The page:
A Mumbai-based Christian couple refused divorce by a family court on the grounds that they had not lived separately for the minimum period set by by the Indian Divorce Act, have finally got their marriage annulled.
Although the Bombay High Court decision comes only a month short of the minimum period of two years of “living separately” set by Section 10A of the Act for mutual separation, lawyers said the high court allowing the petition challenging the two-year period will set a precedent for lower courts in Maharashtra.
Christian couples have to live separately for double the time before they can file for divorce, as compared to several other communities that have a one-year wait.
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“The petition is allowed. The order passed by the Family Court is quashed and set aside. The marriage between the petitioner is dissolved by mutual consent,” said Justice C V Bhadang.
The couple had registered their marriage in 2013 according to the Indian Christian Marriage Act in Mumbai. Since June 2013, within months of their marriage, the couple had been living separately. They filed a petition seeking divorce in a family court in 2014.
The petition being filed “only after a year” of marriage, the divorce petition was not allowed. The couple then approached the high court. Advocate Mrunalini Deshmukh said the high court allowing the petition could set a precedent for lower courts in Maharashtra. The Kerala and the Karnataka high courts had passed similar judgements earlier.
“If this has been allowed by the Bombay High Court, it could set a precedent in trial courts also,” said advocate Edith Dey.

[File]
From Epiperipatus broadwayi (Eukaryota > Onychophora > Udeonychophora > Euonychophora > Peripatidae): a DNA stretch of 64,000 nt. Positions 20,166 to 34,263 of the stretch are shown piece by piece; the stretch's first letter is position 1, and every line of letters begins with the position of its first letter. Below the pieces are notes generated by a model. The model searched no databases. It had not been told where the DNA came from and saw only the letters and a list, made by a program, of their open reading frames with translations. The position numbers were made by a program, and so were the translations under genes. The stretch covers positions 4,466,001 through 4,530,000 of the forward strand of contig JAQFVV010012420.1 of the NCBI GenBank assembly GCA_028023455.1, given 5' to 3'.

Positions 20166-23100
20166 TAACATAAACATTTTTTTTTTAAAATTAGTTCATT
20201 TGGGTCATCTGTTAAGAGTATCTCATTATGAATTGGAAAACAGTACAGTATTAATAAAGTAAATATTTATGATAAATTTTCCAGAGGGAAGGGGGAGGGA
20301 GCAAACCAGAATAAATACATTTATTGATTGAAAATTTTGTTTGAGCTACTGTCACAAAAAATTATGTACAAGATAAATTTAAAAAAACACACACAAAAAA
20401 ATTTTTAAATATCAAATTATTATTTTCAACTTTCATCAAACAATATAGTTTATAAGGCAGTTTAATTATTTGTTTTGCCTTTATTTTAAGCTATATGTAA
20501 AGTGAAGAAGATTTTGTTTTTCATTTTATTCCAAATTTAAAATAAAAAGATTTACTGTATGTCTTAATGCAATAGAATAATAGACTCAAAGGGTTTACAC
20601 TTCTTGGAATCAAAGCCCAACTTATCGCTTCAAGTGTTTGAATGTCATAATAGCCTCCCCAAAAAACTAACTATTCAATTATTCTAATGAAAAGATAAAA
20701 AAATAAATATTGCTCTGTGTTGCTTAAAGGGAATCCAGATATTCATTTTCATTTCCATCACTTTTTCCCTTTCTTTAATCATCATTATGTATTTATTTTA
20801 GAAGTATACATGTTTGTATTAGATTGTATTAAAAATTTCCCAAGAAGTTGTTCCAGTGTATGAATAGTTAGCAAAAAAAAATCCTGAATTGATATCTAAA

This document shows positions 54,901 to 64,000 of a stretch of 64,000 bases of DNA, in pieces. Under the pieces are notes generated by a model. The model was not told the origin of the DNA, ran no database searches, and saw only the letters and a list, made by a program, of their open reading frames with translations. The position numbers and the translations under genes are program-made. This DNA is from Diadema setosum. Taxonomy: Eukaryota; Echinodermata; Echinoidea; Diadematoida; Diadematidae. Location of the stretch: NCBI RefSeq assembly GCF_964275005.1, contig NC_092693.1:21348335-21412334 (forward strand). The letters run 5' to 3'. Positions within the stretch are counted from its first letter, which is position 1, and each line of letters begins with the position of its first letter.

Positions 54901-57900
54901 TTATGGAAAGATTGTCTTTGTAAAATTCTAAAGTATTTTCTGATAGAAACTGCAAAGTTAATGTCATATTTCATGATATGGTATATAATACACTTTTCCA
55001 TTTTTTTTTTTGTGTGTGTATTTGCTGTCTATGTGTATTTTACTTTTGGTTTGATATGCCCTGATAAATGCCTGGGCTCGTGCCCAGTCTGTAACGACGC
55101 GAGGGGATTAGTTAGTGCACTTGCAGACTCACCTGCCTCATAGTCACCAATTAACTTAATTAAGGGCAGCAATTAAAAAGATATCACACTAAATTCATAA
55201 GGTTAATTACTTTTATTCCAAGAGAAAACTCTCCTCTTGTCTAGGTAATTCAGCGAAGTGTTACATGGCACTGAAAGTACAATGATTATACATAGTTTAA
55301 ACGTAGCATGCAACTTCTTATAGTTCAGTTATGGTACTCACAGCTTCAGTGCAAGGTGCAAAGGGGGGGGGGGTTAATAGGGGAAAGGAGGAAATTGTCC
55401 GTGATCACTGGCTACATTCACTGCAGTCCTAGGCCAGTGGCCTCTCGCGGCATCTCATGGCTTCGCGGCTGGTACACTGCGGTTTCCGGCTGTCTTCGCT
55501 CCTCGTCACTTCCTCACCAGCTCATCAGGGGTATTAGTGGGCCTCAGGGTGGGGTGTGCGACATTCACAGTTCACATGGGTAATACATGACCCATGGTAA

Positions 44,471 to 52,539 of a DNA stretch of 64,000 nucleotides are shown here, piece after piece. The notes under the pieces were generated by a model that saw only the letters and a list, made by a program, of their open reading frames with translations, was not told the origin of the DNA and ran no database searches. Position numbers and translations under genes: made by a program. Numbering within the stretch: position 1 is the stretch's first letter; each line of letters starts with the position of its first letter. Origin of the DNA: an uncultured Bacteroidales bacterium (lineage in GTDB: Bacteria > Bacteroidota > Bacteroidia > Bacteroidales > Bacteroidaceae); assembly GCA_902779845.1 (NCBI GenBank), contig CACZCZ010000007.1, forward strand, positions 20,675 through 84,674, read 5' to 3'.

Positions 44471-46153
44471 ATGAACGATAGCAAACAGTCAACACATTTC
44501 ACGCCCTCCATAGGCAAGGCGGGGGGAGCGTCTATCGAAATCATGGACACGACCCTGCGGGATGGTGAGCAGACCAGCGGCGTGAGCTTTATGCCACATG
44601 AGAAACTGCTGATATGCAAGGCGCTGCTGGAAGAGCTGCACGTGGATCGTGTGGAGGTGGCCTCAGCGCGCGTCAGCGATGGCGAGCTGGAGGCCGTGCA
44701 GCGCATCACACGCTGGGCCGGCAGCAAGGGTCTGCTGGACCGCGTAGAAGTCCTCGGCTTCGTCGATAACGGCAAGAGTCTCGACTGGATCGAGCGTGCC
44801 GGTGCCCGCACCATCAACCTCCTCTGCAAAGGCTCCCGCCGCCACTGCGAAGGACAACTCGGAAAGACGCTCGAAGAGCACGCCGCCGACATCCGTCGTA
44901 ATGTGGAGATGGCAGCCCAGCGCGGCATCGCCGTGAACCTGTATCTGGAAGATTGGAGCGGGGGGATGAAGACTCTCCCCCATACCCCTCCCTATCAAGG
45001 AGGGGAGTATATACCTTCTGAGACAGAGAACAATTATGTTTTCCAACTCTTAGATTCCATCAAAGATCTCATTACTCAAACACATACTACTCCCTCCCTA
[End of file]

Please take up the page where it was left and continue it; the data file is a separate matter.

The court had earlier asked the advocate appearing for Union of India, Rui Rodrigues to file a reply on whether the Central government has challenged the judgments of the Kerala and Karnataka high courts which had read down the period of two years to one year “to save the said provision from the unconstitutionality” of violating the fundamental right to equality.
Asked if the government intends to challenge the judgments of the Kerala and Karnataka high courts, the Bombay High Court was informed that the Union law ministry had not responded to queries about this.
The Kerala High Court in its judgment had held that the clause “have been living separately for a period of two years or more” in Section 10 A (1) of the Indian Divorce Act, 1869, is unconstitutional as it violates fundamental right to equality, because other communities get divorce earlier. To avoid this unconstitutionality, the period of two years was read down to one year.
In Karnataka too, Christian couples’ mandatory period of staying separately before seeking divorce by mutual consent is one year, following a judgement by its high court. The Supreme Court is also considering this issue at present.
Deshmukh added, “A similar issue is also being considered by the Supreme Court. The High Court order will have to be studied in terms of reasoning given.”
“If a couple had decided to divorce, it is only fair to have a law equal with the law of other communities. Christians should also be allowed to have a separation period of one year before applying for divorce by mutual consent at par with other communities. The two year separation period may have been kept with the hope that a couple may reconcile, “ added Dey.